Let’s take a moment for that quick reminder, ‘Lenny’ is the name I have given my constant companion called COPD/Asthma. Naming my constant health companion seems to make it easier for me to relate to dealing with my disease, it has become my companion instead of a nasty enemy. Like any companion, ‘Lenny’ does not always behave, but ‘Lenny’ does do better when I am able to take care of it the best I can.
So now that we have caught up, let’s see where ‘Lenny’ and I are for today.
Changes can affect people in different ways. Now remember, the type of changes are always a major factor, whether the change is job related, weather, faith, family, or physical – anytime a person has changes, it affects them even if they try to deny it, it does.
I for one am honest about not always being very good with changes.
Changes is something that many of us who fight that daily battle with a physical disease find sometimes on a monthly, weekly or even a daily basis. Because of our health, changes can be a scary thing but a thing we learn to face, like it or not.
I am one who faces changes many times on a daily basis because ‘Lenny’ is many times affected by things like unexpected aromas from perfumes or colognes, lingering smoke from vehicles or cigarettes and even the weather.
Weather, reminds of how my Mom used to refer to me as her personal barometer for telling her whether the weather was changing because my severe asthma was and still is affected by changes in humidity, wind and temperature.
This is why I drive folks crazy this time of the year, because when it gets cold (and here I am talking temperatures below 25-30 degrees), I talk about how I hope it continues for at least 10 days to two weeks. People have actually gotten pissed at me, but then again they don’t deal with the lungs that I do.
I remember living for several years in Minnesota and how I loved the extremely cold winters and the long stretches they would stick around, because it would get cold enough to ‘snap the air in half’ as I called it, which in turn would actually help kill off germs and other nasty’s that may be floating around.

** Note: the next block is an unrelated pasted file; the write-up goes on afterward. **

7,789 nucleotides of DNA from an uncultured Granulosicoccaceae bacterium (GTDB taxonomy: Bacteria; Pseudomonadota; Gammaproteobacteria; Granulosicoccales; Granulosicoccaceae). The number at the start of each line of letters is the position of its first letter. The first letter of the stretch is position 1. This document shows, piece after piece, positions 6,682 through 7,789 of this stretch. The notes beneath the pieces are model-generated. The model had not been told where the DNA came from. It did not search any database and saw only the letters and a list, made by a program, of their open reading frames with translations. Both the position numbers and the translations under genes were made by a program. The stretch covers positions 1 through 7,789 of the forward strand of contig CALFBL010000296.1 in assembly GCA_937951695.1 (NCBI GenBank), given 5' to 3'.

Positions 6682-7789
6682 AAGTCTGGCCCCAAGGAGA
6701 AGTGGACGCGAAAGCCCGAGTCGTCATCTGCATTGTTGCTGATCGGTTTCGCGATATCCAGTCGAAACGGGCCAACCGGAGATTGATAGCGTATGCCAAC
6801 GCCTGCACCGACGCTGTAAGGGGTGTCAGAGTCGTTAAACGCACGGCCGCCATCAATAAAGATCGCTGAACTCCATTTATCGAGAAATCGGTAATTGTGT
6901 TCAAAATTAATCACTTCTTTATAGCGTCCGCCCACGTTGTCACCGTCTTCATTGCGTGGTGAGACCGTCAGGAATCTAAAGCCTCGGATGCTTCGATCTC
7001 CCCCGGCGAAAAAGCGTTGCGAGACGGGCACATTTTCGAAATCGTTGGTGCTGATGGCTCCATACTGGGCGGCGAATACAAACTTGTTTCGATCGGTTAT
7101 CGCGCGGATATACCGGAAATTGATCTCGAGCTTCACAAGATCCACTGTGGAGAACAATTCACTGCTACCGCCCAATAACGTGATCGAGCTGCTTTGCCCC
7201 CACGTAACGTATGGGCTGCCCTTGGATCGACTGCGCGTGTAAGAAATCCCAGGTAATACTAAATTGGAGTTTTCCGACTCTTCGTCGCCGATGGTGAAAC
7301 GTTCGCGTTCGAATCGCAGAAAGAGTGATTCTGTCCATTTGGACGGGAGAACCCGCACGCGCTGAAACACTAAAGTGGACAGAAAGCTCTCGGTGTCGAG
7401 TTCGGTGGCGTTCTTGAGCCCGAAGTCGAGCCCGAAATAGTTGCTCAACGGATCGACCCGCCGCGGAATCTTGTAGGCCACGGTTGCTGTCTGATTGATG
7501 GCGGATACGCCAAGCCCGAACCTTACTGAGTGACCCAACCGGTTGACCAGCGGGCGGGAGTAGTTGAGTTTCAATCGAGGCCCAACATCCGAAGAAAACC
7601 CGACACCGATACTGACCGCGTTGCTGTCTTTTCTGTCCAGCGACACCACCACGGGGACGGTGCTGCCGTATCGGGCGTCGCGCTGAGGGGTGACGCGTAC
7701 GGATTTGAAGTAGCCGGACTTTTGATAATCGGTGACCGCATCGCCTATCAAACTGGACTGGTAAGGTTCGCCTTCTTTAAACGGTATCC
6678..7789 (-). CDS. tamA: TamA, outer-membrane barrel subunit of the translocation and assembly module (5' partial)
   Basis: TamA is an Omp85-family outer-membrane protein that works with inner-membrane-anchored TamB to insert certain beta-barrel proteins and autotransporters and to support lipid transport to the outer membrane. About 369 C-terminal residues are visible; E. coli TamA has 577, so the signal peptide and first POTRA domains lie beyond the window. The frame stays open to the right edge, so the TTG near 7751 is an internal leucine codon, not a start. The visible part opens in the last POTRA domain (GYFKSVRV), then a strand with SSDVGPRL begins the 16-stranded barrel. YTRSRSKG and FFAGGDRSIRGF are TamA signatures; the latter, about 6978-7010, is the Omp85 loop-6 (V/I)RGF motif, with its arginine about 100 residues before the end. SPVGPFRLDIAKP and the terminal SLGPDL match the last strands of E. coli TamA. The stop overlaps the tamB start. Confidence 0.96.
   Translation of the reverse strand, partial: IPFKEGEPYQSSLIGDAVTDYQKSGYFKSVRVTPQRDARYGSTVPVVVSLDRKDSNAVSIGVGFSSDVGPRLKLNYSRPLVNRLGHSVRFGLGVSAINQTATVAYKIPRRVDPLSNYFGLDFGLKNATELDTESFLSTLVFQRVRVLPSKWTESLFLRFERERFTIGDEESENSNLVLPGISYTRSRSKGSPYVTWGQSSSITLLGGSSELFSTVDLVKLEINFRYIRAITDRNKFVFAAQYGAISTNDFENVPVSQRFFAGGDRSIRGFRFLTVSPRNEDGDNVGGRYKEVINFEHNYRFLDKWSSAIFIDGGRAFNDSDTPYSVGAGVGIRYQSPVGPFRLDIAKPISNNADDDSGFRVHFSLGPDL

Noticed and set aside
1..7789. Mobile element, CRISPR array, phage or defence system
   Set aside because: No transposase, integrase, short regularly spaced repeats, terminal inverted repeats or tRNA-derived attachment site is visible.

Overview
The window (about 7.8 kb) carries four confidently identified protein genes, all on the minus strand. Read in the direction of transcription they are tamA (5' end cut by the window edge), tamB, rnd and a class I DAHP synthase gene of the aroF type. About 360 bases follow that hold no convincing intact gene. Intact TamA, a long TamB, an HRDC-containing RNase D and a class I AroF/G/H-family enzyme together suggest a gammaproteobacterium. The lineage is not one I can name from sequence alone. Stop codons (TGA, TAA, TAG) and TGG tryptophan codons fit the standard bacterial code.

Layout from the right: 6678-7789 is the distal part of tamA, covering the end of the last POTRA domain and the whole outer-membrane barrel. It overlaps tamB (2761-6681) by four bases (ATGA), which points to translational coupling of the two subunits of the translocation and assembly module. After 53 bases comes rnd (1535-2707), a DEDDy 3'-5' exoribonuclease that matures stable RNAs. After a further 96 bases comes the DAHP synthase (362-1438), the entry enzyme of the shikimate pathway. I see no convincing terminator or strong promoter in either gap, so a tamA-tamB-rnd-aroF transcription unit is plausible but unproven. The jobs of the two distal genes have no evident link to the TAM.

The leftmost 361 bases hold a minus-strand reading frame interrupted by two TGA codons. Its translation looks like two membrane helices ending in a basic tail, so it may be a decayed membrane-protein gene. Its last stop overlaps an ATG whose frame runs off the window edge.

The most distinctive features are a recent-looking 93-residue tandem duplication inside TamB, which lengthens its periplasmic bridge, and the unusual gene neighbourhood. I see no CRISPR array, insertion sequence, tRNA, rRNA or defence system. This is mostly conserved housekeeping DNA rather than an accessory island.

Currently the area of the country where I reside is going through those stretches that have the weather in the 50’s and 60’s for a couple of days and then have a couple of days where we are lucky to get the thermometer to raise above freezing. These are the kind of periods where I seem to have the most trouble in keeping ‘Lenny’ from misbehaving and causing my days to be filled with bouts of SOB (short of breath).
What can or will I do about it? I rely on my years of experience dealing with breathing problems and work at remembering to bundle up better when it’s cold, slowing down when going from extreme cold outside to the warmth of the inside, and on those windy days – just find things to do at home and stay put.
So today I am talking about changes, part one – because there is much more to changes which can affect people and I am no different. I say this because I still have changes going on in my life which I know I have to deal with and if I am careful, my response to these changes will not cause a problem with ‘Lenny’ because when ‘Lenny’ misbehaves my changes affect me from an entirely different angle.
And that my friends is where ‘Lenny’ (my COPD/Asthma) and me are at 4 today.
As always – if you or anyone you know have any symptoms involving lung and breathing functionality, and they linger over and over while disrupting a lifestyle – then please ask questions and get it checked out.
Remember – a person without breathing is a person without life itself.
I bid to all – smiles, prayers, blessings and steady breathing – Mr. William.
(Copyright@2017, CrossDove Writer through wheezingaway.com – no part of this write may be used or copied without written permission.)
NOTES: Sometimes we share what may seem like medical information, but we are only giving descriptions and highlights of various aspects of having COPD and/or asthma and no way do we ever want our information to be considered medical treatment type of information, always consult your physician for more, clearer and more medical founded information.